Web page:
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As a graduate of Penang Medical College you will join an esteemed and growing global alumni network. In July 2013, the 1,000th doctor graduated from Penang Medical College, joining a global community of world-class doctors. PMC graduates have taken up senior positions in countries as diverse as Malaysia, Ireland, Australia, the United States, Brunei, New Zealand and the United Kingdom.
Our graduates are a source of immense pride to PMC, RCSI and UCD. Because PMC graduates are awarded the same qualifications as students of RCSI and UCD, they become part of a rich alumni network with centuries-old connections in countries and healthcare systems across the world.
This network includes a former President of Ireland, the President of UCD, the CEO of RCSI, and the current President of the Irish Medical Council. The alumni network is an invaluable source of guidance, support and assistance for the PMC graduate.
As a graduate of PMC you are benefitting from a status and qualification which has global recognition, giving you countless career opportunities.
The PMC curriculum is patient focused and case oriented reflecting 6 core themes:
(1) Health Promotion and Diseases Prevention
The PMC curriculum uses every opportunity and patient contact to promote good health and prevent a variety of diseases, including common infections, malignancies and degenerative diseases where prevention has been shown to be effective. This includes the identification of known risk factors at an individual, family and population level and the active promotion of risk reduction practices and policies. The aim is to maximise health and minimise the development of disease.
(2) Personal and Professional Development
Our curriculum recognises that it is essential for every graduating student to be fully aware of his or her duty to commit to the Code of Conduct expected of a Medical Practitioner. This includes not only learning the clinical responsibilities required for patient care but also key personal and professional responsibilities. These responsibilities are required to become a life-long learner, teacher, resource manager, team member and researcher. As a graduate of PMC you will be reflective and capable of evaluating your own competencies and limitations. You will also be open to receiving constructive feedback on your performance and will know when to seek the Counsel and advice of seniors and peers, as appropriate.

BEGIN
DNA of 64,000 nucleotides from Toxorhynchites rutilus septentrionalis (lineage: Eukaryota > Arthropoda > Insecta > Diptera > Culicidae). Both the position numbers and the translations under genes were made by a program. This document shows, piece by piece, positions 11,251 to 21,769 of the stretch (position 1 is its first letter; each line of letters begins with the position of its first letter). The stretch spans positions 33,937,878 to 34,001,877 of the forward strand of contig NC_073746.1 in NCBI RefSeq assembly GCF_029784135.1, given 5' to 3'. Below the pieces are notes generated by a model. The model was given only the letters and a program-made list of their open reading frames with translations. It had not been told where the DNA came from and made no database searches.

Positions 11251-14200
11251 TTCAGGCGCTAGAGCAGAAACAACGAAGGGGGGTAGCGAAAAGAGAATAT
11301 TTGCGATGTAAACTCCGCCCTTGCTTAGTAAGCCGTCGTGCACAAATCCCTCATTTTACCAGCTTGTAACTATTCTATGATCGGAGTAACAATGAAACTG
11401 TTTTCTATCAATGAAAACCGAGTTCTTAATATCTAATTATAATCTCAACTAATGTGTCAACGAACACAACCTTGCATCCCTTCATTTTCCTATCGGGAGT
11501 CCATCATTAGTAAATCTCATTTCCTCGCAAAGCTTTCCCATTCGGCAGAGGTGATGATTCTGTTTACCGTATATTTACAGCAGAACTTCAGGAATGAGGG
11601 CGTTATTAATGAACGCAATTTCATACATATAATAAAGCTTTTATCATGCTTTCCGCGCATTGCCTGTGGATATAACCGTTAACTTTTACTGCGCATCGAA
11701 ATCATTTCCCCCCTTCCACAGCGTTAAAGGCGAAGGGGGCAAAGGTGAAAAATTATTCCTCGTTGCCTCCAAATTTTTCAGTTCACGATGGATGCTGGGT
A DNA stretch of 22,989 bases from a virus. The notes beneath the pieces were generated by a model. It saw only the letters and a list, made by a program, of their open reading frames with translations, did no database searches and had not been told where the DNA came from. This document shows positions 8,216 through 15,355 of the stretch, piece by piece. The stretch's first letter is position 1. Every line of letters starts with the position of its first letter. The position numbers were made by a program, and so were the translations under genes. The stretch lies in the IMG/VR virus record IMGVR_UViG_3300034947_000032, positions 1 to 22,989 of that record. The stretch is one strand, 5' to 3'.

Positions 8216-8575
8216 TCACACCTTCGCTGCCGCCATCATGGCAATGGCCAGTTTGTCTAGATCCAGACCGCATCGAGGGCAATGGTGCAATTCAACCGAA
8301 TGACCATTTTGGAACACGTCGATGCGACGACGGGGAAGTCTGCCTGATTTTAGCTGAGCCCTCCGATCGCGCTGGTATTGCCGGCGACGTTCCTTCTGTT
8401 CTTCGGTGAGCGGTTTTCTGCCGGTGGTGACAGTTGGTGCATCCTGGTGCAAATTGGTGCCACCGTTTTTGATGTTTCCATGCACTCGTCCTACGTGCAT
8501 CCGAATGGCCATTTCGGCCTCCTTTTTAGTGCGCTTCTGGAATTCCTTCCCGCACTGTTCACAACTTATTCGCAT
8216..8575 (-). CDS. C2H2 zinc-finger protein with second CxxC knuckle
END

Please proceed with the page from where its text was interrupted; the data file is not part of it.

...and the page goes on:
(3) Communication Skills
Effective communication contributes over 80% of the information required to define patients’ problems and negotiate appropriate solutions. Our curriculum will equip you with a style of patient communication needed to achieve this. The communication skills you will learn encompass more than traditional “bed-side manner”. This means expanding on the traditional model of history-taking, which focused on the ‘disease’ or ‘doctor’s agenda’. At PMC you will learn the key skills of high-quality listening and explanation which underpin the ‘illness’ or ‘patient’s agenda’. Over 90% of medico-legal claims against doctors can be traced back to poor doctor-patient communication. The emphasis on the importance of communication skills during will enhance your clinical performance and reduce the risk of ever being sued.
(4) Ethics and Law
PMC graduates gain an acute awareness of ethical principles and practices. This includes their legal obligation to always practice medicine according to the Codes and Laws of the country in which they work. PMC graduates will be keenly aware of and sensitive to the cultural beliefs and practices which impact on patients’ lives even if these fundamentally differ from a doctor’s own beliefs and cultural norms.
(5) Clinical Skills
PMC graduates gain a deep knowledge and understanding of the range of clinical skills, including the communication skills required from a competent doctor. PMC graduates will be proficient in the range of procedures expected of an Intern. This includes competencies that will enable you as a young doctor to define patients’ problems, carry out investigations where appropriate and initiate first-line management subject to agreed protocols and quality standards.
(6) Decision Making
All PMC graduates must be competent in sound clinical reasoning and decision-making appropriate to their junior grade in their first Intern/House Officer post. As a PMC student you will adopt an inquisitive, questioning attitude during your undergraduate years. This will enable you to become competent and confident to sift through and analyze key information. Once you achieve this competency you will be able to reach sound judgments about the clinical problems you encounter and how these problems should be managed. This will be preferably in partnership with, rather than on behalf of, patients. The theme fosters an evidence-based approach to clinical practice amongst both teachers and students which recognises that many clinical decisions still lack sound evidence for their effectiveness. Additionally, on a personal level it is important to learn that uncertainty abounds in clinical decision-making and that you will need to develop coping mechanisms to deal with this. This includes how and when to consult more experienced colleagues, rather than being reluctant or afraid to do so.